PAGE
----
Evolution of Pole- Legitimate Instruction

Pole dancing has come a long way in the last six years. Not only has it slowly broken into mainstream fitness; competitions, showcases and tours are cropping up all over the world.

When I purchased my first (horribly cheap) pole and set about to learn how to pole dance, I became aware of how difficult it really was. Aside from youtube videos, pole dancing wasn’t really taught or regulated.

Nonetheless, I fell in love with it. I was good at it. I realized it was an amazing mental release- not to mention a great workout. So I set about looking to continue.

KTAt this time, the UK was about the only place participating actively in pole dancing. I had to order my first X-Pole and have it shipped so bloody far that it ran me a fun $780. But I wanted more than just a proper pole, I wanted to become certified.

So I looked… and looked… pole certifications did not exist in Canada or the US. KT Coates of Vertical Dance in the UK (who had been competing for a bit now) was the only one I could find. Thankfully, she offered online certifications.

So I set off on my new quest to become a pole instructor… it was hard as hell. This was no weekend course walk in the park. For my beginner certification I had to first read over the manual and submit my homework booklet for grading. Then, I needed to breakdown and film all of the muscles and bones in my body. This was grueling.


Finally, after passing the first two obstacles I was ready for my practical!  First things first, I had to breakdown and teach the 11 beginner spins & holds in the course. After submitting and passing that the hard part came.

Create, instruct and film a full one hour pole class with a minimum of eight students. Class must include a warm up, mobility drills, pole drills, strength drills and cool down. I will spare you the gory details of organizing this at that time but I did it. Four months after I signed up, I received my beginner pole instructor certification.

Obviously down the road I went on to complete my intermediate and advanced certifications as well. The difference between the certifications being I only had to film myself teaching a one on one session – thank god.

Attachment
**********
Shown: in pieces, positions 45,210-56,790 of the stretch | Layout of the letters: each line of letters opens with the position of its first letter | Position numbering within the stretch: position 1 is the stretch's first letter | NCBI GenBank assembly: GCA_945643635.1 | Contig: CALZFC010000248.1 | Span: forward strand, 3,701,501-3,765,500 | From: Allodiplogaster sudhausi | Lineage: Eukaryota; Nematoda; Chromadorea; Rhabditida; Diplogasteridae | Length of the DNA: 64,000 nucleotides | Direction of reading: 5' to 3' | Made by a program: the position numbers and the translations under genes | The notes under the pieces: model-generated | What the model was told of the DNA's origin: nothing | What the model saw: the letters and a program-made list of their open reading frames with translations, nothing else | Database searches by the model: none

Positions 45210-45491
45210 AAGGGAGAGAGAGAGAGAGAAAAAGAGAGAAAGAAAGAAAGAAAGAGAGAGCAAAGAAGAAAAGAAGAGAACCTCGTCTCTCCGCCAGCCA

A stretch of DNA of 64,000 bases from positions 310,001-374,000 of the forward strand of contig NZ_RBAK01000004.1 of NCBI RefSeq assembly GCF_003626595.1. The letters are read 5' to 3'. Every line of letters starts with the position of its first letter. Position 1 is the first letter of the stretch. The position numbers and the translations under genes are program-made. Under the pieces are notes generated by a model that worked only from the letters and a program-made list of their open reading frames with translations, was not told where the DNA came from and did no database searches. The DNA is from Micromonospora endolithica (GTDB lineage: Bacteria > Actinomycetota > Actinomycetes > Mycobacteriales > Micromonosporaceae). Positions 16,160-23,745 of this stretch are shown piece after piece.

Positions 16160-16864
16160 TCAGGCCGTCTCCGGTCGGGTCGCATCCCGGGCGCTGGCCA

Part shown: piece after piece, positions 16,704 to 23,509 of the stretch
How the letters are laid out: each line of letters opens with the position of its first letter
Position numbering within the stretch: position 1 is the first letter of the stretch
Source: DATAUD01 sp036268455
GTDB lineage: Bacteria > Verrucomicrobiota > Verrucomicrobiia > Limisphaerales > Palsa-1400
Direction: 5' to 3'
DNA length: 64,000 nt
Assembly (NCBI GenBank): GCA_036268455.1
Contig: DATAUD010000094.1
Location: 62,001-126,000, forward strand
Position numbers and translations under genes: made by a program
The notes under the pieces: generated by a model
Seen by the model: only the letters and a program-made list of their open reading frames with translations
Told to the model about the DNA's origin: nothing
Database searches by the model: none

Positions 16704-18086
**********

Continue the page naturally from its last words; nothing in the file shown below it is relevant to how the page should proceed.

Along the way I picked up some more credentials: Pre & Post Natal, Personal Training Specialist, TRX, Cycling and my personal achievement: Strength & Conditioning Specialist with NSCA

Strength Certification

So back to my original point. Years ago, pole dancing certifications didn’t exist. Now, truthfully they’re everywhere. They range from one day certifications to month long certifications depending on the level and quality.

Since pole dancing has come so far… I have to wonder why “instructors” have not. All over the place you see people teaching pole sessions out of their living room with no insurance or certifications.

I have always and will always stand by the point that simply because you know how to do something does not mean you are capable of teaching it. Many people fail to understand the biomechanics behind a basic invert. The muscles used. The amount of stress on the body. Teaching beginners to simply “flip upside down” randomly is cause for injury.


At the very least, instructors should have a proper working knowledge of the muscular and skeletal system. Without this, it is difficult to understand proper technique in pole and very easy to injure yourself.

One thing I always tell my clients is that I am a Personal Trainer first. Meaning, I will not teach a move/hold until I am confident that you have developed necessary strength and understanding to do it. Otherwise, I am setting you up for failure.

Pole dancing is a sport. It is challenging and a high risk activity. Your wouldn’t hire a trainer to teach you how to deadlift unless you knew they were certified… so why have someone teach you to flip upside down when they are not qualified to do so?

In the personal training world if you are caught training without certification to do so you can be greatly fined. It is endangerment. Similar to driving without a license. So why is pole dancing different? Because we’ve allowed it.

As a consumer, you have every right to ask for proof of insurance and qualifications before trying a pole class… and I suggest you do it. People who travel to teach without insurance baffle me as the risk of injury in pole is very high.


I am so proud of the pole industry for beginning to make a name for itself professionally. Regulations and qualifications are a necessity for an industry to grow. And I am even more proud to say that I am part of that (and specifically a registered member of the CPFA)

So before you randomly learn to invert from an “instructor”, ask questions. Make sure you are protected both legally (through insurance) and physically (through the instructors qualifications). By doing such a small thing, you are helping the pole world grow.

Happy Poling 🙂

Want to know how to learn pole properly? Safely? With proper progressions to make you a badass? Check out these sessions.